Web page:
We have a drive for a $15 minimum wage. How does that help things? It will simply drive inflation even higher, again hitting the hardest for those at the bottom of the economy. How does putting a $15/hour minimum wage in place effect others who currently earn, say, $15 to $20/hour in a job which you have to do real work? Will they continue to stay in their current position working hard if they see they can be earning $15/hour for sitting around doing a mindless job? Is this how a free-market Capitalist economy operates?

Then we have the housing and rental markets, where an artificial lack of inventory props up and inflates the market. We continue to have eviction and foreclosure moratoriums in place driving reduced inventory and inflating prices of both the housing and rental markets. What happens when those moratoriums end? How many folks are forced out of their homes and are still on the hook for back rent and mortgage payments? Who eats it when those back payments never come? Maybe, like the free money which will continue to be showered on the masses, the moratoriums will simply stay in place indefinitely and landlords and lenders will be required to continue providing free housing to millions of folks with no recourse?

We have a stock market at all-time highs being driven off a tale that things are really not bad at all, and we're (still) about to turn the corner. A stock market being driven by a central bank manipulating interest rates keeping them artificially low, while folks who didn't need their stimulus checks throw them in to the stock market (or bitcoin) making huge speculative wagers. SPACS and blank check companies racing in to the stock market at a pace never seen before to raise huge amounts of capital from those same folks speculating, throwing money at them even though there is no business which they are investing in. Companies "backdooring" themselves in to being public companies through the SPACs to avoid the vetting and regulatory requirements which takes place in the traditional IPO process. This is what happens when there is too much cheap money floating around in the system. There is no sense of or acknowledgement of risk. It's always ended badly, and will this time as well.

Hey, if you believe this is all just normal, nothing to be concerned with, and everything will work out just fine, more power to you.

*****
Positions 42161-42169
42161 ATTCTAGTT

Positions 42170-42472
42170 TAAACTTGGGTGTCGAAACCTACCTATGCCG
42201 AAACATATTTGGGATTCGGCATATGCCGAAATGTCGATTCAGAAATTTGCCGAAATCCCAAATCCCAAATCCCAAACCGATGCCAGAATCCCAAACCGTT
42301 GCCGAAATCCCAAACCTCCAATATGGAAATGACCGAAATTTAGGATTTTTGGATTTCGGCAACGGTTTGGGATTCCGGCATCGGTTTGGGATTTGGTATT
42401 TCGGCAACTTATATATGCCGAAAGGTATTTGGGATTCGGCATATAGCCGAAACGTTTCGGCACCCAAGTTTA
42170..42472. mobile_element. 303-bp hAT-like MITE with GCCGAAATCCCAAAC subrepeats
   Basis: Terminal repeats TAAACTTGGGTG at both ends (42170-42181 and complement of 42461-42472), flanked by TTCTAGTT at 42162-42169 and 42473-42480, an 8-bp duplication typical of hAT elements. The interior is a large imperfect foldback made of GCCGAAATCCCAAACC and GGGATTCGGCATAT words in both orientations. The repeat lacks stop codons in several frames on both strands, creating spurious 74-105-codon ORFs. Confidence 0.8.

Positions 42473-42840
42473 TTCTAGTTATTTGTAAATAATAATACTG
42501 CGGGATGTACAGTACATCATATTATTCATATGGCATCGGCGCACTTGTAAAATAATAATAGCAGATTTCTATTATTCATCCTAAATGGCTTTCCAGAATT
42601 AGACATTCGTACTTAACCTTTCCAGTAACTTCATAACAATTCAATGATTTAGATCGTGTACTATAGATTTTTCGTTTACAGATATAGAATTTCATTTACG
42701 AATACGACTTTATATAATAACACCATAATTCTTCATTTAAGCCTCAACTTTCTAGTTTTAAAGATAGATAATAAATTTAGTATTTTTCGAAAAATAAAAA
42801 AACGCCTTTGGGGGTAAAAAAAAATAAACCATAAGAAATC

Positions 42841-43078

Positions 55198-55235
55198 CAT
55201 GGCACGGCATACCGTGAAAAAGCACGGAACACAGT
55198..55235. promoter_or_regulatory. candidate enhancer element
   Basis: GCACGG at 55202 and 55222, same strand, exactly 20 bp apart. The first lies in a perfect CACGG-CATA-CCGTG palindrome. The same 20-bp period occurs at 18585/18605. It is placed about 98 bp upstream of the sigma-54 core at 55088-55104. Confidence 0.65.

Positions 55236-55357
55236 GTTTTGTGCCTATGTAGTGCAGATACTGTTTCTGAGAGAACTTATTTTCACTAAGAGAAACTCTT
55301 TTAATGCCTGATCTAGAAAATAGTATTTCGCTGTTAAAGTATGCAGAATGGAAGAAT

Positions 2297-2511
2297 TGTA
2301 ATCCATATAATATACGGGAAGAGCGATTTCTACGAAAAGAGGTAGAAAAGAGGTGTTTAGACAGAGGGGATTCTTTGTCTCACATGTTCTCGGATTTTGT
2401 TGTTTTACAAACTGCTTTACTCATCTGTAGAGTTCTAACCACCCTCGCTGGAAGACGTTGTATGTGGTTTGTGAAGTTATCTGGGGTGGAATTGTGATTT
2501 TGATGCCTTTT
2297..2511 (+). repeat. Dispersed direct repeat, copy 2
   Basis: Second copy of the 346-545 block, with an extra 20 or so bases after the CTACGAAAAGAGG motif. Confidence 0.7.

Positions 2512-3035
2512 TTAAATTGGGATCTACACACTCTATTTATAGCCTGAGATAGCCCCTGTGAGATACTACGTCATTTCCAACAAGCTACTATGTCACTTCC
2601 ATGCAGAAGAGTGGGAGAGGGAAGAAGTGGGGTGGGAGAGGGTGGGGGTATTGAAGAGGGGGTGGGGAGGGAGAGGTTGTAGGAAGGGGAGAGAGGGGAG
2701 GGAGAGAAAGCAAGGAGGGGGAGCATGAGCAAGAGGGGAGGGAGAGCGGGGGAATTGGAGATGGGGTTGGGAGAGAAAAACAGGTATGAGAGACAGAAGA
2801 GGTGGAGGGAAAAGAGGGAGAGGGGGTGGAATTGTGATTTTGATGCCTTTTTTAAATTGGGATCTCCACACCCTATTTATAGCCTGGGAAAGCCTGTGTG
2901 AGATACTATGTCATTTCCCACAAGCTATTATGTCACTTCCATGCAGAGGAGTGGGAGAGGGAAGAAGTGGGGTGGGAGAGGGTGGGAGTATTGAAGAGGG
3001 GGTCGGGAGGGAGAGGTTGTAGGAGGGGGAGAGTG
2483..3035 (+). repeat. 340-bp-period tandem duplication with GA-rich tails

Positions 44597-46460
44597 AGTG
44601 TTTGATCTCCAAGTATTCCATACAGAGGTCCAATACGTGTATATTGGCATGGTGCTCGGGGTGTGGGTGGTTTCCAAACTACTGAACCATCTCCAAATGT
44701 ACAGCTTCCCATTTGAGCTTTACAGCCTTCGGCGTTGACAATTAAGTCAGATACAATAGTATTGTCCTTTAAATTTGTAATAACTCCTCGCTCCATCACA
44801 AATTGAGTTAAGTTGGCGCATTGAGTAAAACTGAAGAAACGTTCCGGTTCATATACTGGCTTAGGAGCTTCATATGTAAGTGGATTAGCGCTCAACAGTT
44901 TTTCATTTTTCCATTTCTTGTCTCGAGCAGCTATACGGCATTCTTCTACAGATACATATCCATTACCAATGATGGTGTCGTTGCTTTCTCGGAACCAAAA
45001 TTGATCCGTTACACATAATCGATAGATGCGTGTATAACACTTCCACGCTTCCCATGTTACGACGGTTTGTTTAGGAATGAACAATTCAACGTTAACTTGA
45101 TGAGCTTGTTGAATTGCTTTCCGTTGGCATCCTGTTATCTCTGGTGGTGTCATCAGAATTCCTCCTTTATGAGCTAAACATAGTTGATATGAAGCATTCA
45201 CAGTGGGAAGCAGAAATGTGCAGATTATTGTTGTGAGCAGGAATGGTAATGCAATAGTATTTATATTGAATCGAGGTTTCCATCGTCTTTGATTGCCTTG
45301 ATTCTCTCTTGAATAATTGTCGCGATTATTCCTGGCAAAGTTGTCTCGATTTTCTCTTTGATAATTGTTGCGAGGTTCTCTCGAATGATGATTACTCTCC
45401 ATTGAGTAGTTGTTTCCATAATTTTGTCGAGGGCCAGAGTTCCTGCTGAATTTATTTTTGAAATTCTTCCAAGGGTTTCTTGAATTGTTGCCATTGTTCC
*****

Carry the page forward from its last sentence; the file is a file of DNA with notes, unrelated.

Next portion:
The day of reckoning will come. Will it come next month or next year? Who knows? But it will come, and there will be pain when it does.
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cdrfirestraight
Posts: 2

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2/6/2021
cdrfirestraight
Posts: 2
the opposite of prescient: njhowie wrote:
The stock market is now going separate the men from the boys (sorry, don't mean to be sexist, but that's the phrase).

I've contended for a long time that too many folks are in the market who shouldn't be, allocating too much of their net worth to the market. The masses do not appreciate the risks of "investing" and that you can lose money, potentially all of it. That realization is only just beginning.

Unfortunately for many, this time it's going to be worse, as the government and the Fed have put us in a position which we have never been in, and we have a couple of Black Swans come along simultaneously to kick this downward spiral in motion. The US markets could fall another 15% to 20% from where they sit today - possibly even another 50%...it's anyone's guess. What is assured, is that the path higher going forward will be long and difficult. The peak seen just a few weeks ago may not be seen for another 5 or 10 years.

No matter what the president says, no matter where he looks to place blame (anywhere besides himself, of course), no matter what kind of stimulus he tries to throw at this economy - it's not going to work. He's lied for too long, shown that he is incapable of running a country, and he's about to wipe out a whole lot of retirement plans of folks in or approaching retirement.

As I feel some camaraderie with folks on this site, I hope that you are all well diversified in things not directly tied to the stock market and come out the other side of this better than where we are now.